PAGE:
Waves are the dominant force driving the nature of a beach. The energy carried through waves moves beach sediment and transforms beach shape. The more energy, the greater the extent of change. The amount of energy carried through a wave can be determined by the wave structure. Waves are characterized by their wavelength (distance between peaks), height (elevation change between the crest and the trough), velocity (rate of forward motion of the wave peak), and period (the interval of time between successive wave peaks passing the same point). These properties, and the relationships between them, vary greatly depending on the nature of the mechanism generating the wave, the intensity of this generating mechanism, and the environment in which the wave exists.
Wind-generation of waves involves a transfer of energy from moving air to a water surface (Summerfield 1991). The amount of energy exchanged depends mainly on velocity, duration, and fetch (the distance over which the wind blows, which has an important influence on wave height and period) of the wind. The highest waves are produced by strong winds blowing in the same direction over a long distance; such waves can reach heights of 50 feet (15 m). Waves also are generated by low atmospheric pressure (storm surges) and displacement of the ocean floor, in particular by earthquakes (tsunami).
In the deep ocean, little forward motion of water in waves occurs because the wave form moves rather than the water. As waves move toward shallower water, however, their mode of movement changes dramatically. Once the water depth decreases to less than half that of the wave length, the seafloor starts to interfere with the oscillatory motion of waves. The orbit of individual water particles becomes less circular and more elliptical. Forward movement of water now becomes important as the oscillatory (deep-ocean) waves are transformed into translatory waves. This forward motion of water and energy takes along with it newly suspended sediment. As the water depth becomes progressively more shallow, wave length and velocity decrease, wave height increases and consequently the wave steepens. Eventually the wave is over-steepened to the stage where it breaks as its crest crashes forward creating surf. The zone of active breaking waves is known as the surf zone. Once the wave form has been destroyed, the remaining water moves up the shore as swash and returns under the force of gravity as undertow. The energy carried through the wave during this process is dissipated in three ways: formation of subsequent waves or currents, the breaking of the wave itself, and movement of sediment. (Pilkey et.al. 2017).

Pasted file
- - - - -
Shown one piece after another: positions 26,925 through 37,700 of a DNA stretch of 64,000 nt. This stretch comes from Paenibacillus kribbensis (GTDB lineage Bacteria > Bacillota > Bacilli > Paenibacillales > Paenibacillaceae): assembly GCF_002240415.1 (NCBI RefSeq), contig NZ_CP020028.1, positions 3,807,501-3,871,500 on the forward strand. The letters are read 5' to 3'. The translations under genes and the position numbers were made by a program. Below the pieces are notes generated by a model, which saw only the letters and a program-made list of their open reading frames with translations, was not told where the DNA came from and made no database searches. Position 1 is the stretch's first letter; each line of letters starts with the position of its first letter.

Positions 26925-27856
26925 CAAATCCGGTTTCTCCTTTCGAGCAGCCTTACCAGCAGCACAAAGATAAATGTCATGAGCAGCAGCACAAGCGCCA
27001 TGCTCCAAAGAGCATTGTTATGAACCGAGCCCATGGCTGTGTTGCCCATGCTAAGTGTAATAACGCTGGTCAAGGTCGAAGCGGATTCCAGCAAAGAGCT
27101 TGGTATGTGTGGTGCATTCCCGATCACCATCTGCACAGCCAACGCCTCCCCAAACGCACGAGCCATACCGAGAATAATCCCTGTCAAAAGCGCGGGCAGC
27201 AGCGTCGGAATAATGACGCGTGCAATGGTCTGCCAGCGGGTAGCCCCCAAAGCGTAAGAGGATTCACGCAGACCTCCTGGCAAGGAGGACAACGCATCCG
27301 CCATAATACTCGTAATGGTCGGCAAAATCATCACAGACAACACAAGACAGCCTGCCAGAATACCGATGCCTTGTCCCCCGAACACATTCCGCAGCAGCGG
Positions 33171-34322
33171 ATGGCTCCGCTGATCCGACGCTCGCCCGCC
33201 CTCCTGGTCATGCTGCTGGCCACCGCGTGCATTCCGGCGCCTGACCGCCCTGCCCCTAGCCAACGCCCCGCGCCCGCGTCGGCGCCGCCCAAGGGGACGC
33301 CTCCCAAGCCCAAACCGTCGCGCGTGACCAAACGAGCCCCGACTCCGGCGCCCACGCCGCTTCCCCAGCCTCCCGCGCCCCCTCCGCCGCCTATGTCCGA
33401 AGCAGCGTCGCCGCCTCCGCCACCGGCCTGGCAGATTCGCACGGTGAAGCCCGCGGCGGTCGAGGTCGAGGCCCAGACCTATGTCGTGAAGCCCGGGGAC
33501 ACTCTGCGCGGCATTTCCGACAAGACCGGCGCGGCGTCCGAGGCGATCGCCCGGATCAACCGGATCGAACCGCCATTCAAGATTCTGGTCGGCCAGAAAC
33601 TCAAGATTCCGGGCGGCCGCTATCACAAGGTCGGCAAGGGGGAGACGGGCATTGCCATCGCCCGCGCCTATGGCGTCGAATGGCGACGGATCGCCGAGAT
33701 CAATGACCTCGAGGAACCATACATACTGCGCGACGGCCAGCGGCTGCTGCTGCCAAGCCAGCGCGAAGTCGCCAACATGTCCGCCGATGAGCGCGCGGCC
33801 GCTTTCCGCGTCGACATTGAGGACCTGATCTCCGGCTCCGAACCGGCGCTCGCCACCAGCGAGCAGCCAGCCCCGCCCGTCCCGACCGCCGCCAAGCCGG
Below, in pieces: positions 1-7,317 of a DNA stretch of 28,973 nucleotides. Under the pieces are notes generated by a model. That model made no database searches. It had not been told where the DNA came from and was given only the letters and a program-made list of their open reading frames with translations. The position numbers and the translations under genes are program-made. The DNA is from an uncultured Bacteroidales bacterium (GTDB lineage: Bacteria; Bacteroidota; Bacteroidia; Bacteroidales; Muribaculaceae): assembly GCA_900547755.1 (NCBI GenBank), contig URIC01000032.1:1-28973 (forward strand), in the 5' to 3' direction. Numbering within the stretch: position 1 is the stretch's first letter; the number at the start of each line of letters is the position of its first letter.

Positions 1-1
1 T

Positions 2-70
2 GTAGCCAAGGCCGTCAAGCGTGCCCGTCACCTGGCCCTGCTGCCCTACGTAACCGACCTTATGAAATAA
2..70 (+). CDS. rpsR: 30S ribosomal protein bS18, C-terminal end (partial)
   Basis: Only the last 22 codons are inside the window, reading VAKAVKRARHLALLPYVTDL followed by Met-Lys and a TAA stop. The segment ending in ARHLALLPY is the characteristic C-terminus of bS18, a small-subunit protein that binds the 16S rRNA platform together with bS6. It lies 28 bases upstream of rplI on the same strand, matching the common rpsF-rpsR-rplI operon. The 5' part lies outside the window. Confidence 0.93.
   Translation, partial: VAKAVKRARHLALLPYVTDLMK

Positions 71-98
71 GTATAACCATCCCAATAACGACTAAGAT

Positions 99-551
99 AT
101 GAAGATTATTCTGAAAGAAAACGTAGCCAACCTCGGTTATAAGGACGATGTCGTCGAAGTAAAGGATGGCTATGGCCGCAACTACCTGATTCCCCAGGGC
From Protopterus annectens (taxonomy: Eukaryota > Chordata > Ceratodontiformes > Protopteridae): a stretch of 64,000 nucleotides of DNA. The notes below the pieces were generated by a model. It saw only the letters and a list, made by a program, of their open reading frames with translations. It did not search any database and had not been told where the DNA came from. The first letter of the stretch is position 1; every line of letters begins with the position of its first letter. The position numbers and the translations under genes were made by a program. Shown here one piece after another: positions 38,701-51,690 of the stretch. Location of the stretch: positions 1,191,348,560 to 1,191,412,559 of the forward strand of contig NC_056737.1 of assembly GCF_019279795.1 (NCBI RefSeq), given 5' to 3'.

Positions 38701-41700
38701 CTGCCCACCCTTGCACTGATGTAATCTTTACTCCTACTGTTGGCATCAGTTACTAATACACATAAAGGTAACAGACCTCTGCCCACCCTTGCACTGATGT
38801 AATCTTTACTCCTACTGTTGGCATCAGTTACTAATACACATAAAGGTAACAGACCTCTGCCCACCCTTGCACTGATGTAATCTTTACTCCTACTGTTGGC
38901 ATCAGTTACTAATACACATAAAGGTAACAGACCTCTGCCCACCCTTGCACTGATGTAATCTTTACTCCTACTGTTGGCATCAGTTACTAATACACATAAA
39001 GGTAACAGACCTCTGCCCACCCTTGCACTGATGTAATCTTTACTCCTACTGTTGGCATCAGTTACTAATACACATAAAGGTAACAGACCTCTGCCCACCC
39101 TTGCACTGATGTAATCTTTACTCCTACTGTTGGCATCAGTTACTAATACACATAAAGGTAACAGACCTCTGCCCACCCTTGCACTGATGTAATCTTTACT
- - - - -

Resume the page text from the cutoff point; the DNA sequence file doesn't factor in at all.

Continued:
The wave type, as it approaches the coastline, is dependent on the original wave size and the slope of the seabed. Spilling breakers form when there is a gentle, low angle, slope leading into the beach. The crest of the wave typically “crumbles” forwards in a soft manner. The larger waves crash further out and will often reform as lower energy waves multiple times before reaching the shoreline. Plunging breakers are found where there is a sandbar, reef, or rock structure that abruptly changes the slope of the seabed. The crest of the wave moves faster than the base casing the peak to rise up and curl over the top. These are the waves that form tubes of ocean water often sought out by surfers. Surging breakers are found at the steepest slope shorelines where the water depth quickly changes at the coast. The wave makes landfall with a smooth, sliding movement and no wave break. Strong backwash currents are associated with this type of wave (Pilkey et.al. 2017). Each wave type has a different effect on shoreline weathering and coastal erosion.
- Cape Hatteras National Seashore, North Carolina—[Geodiversity Atlas] [Park Home]
- Indiana Dunes National Lakeshore, Indiana—[Geodiversity Atlas] [Park Home]
- Santa Monica Mountains National Recreation Area, California—[Geodiversity Atlas] [Park Home]
Last updated: March 8, 2019